More On The Big Shift by Eric Franchi , Monday, April 13, 2009
Is the measure of a MediaPost blogger's performance (hey, we're in the online business, everything is measured, right?) based on the level of conversation he or she can generate with a post? If so, then this writer is reasonably happy with our most recent effort. My last post, "Is The Big Shift Underway?," highlighted some interesting statistics in the growth of professionally produced, long-form video.
Professional content remains the "gold standard" as far as attracting marketing dollars, and that combined with scale makes TV hard to beat. But interesting stats show that supply and viewer consumption are rapidly increasing. We hypothesized that this trend will result in a natural decrease in CPMs and will be a major driver in the shift of TV dollars to online video.
I recommend checking out the comments section of the post for an interesting discussion by the Video Insider community on what really needs to change. Apparently, an increase in supply is only the tip of the iceberg. This writer does not disagree.
Almost universally, the community agrees that an equally important element that should ultimately push online over the edge is its inherent ability to do what TV cannot: audience targeting -- be it behavioral, demo, contextual, self-selection, or any of the other ways to identify marketer prospects --- against the uniquely engaging format of online video. Add in advanced forms of measurement and analytics to prove ROI beyond transactional metrics. Let scale work itself out, and the dollars will come pouring in.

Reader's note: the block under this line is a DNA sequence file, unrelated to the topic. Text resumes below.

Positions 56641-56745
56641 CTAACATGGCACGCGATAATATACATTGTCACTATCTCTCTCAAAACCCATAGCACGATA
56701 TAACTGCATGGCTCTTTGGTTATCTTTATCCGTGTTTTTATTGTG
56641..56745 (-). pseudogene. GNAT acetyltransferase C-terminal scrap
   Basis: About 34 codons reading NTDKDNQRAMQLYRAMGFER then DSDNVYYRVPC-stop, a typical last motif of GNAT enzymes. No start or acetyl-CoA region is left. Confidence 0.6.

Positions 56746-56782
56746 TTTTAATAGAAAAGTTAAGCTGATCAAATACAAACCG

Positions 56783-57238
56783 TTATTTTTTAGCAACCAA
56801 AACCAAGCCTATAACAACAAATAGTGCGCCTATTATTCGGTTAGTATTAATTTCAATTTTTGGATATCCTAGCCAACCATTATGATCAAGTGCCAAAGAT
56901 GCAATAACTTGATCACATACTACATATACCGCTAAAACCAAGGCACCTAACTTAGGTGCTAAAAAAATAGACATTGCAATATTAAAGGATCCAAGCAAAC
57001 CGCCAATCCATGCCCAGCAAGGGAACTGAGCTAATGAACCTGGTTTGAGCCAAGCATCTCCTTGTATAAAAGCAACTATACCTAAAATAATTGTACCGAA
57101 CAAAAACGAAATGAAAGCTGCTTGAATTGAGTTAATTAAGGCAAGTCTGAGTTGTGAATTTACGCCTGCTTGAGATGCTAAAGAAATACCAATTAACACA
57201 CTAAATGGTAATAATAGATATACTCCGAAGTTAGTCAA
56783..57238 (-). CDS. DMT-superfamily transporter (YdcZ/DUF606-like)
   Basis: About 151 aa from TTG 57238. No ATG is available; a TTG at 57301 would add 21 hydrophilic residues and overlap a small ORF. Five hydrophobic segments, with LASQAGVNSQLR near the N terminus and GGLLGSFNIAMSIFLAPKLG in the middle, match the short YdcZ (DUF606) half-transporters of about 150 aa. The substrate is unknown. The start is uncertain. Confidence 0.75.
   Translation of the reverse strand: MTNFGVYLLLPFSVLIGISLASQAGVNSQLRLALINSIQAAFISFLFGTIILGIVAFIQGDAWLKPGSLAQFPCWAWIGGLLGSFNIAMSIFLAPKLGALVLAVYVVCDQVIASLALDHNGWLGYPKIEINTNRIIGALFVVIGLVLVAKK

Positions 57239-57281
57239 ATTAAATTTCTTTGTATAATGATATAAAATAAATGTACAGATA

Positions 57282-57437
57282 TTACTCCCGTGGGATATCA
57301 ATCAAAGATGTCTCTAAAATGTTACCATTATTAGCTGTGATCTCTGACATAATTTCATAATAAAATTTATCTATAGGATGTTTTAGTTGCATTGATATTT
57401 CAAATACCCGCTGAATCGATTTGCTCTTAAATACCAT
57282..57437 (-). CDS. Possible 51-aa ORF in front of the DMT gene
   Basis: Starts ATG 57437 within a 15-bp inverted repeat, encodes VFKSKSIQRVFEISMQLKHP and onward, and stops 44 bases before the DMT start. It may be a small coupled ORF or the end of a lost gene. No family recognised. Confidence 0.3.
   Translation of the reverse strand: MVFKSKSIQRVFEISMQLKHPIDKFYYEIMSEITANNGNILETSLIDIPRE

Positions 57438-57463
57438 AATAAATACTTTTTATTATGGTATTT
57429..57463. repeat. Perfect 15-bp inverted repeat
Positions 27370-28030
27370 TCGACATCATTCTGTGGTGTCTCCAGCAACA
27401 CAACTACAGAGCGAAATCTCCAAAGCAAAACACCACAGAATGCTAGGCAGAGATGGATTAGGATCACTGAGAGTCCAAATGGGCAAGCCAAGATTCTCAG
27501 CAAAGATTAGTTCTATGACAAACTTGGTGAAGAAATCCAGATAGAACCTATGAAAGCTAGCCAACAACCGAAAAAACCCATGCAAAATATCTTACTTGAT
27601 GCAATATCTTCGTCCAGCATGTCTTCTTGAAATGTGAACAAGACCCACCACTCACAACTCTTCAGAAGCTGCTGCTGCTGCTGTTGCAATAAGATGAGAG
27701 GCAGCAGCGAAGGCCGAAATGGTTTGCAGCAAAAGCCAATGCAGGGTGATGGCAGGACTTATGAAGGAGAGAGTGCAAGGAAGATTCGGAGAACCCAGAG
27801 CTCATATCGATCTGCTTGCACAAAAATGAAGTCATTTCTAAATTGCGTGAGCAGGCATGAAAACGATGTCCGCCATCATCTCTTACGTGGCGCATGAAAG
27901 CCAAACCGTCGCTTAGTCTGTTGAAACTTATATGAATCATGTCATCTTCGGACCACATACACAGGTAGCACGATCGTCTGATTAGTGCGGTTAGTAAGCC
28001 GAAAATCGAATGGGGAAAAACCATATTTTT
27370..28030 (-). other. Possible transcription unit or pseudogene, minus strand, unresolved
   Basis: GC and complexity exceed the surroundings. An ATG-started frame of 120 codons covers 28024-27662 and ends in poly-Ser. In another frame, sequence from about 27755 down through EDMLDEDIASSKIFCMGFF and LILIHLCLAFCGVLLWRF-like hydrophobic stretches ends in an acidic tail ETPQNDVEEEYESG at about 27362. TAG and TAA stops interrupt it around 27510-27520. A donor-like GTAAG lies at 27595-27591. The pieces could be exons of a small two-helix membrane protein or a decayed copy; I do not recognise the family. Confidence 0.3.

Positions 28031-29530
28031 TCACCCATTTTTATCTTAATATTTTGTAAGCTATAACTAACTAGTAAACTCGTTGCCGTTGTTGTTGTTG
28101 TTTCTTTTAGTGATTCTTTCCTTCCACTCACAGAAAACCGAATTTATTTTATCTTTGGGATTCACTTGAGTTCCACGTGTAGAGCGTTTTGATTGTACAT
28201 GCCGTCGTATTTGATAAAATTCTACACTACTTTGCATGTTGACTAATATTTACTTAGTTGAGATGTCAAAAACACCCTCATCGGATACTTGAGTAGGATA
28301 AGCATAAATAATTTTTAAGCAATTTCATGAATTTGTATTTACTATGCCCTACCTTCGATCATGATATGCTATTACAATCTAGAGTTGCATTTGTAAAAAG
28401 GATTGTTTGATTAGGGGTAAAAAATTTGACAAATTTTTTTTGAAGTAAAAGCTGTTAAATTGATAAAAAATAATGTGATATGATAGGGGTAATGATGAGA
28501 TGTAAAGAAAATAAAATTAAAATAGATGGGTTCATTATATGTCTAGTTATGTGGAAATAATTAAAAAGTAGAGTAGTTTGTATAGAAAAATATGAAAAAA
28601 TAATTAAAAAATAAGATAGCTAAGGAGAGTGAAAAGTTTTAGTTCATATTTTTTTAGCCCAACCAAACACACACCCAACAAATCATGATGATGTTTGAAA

Or will they?
A couple of commenters brought up an interesting point: in an environment of TV spots being TiVoed out and declining ROI and online catching up, TV may still win out. TV is the safe choice, and one that has worked, albeit with declining ROI, for years. "No one ever got fired for buying (insert top rated show)," as the saying goes. So what might need to happen? Phil Guest of Sulake said it very well: "Times are a changing, though, as the next generation of marketers and media execs become the decision makers rather than influencers they are today. The shift that sees digital as the starting point for communications planning is well under way, one day we might wake up and realize it is here."
Is it a generational shift that needs to happen, rather than a shift in supply and technology? What do you think?
Eric Franchi was part of the team that launched Undertone Networks in 2002, and currently serves as senior vice president of business development. In this role, Eric oversees the company's business development initiatives, which include forging strategic relationships and developing new revenue generation programs, while working closely with the executive team on critical endeavors. He began his interactive career at About.com.
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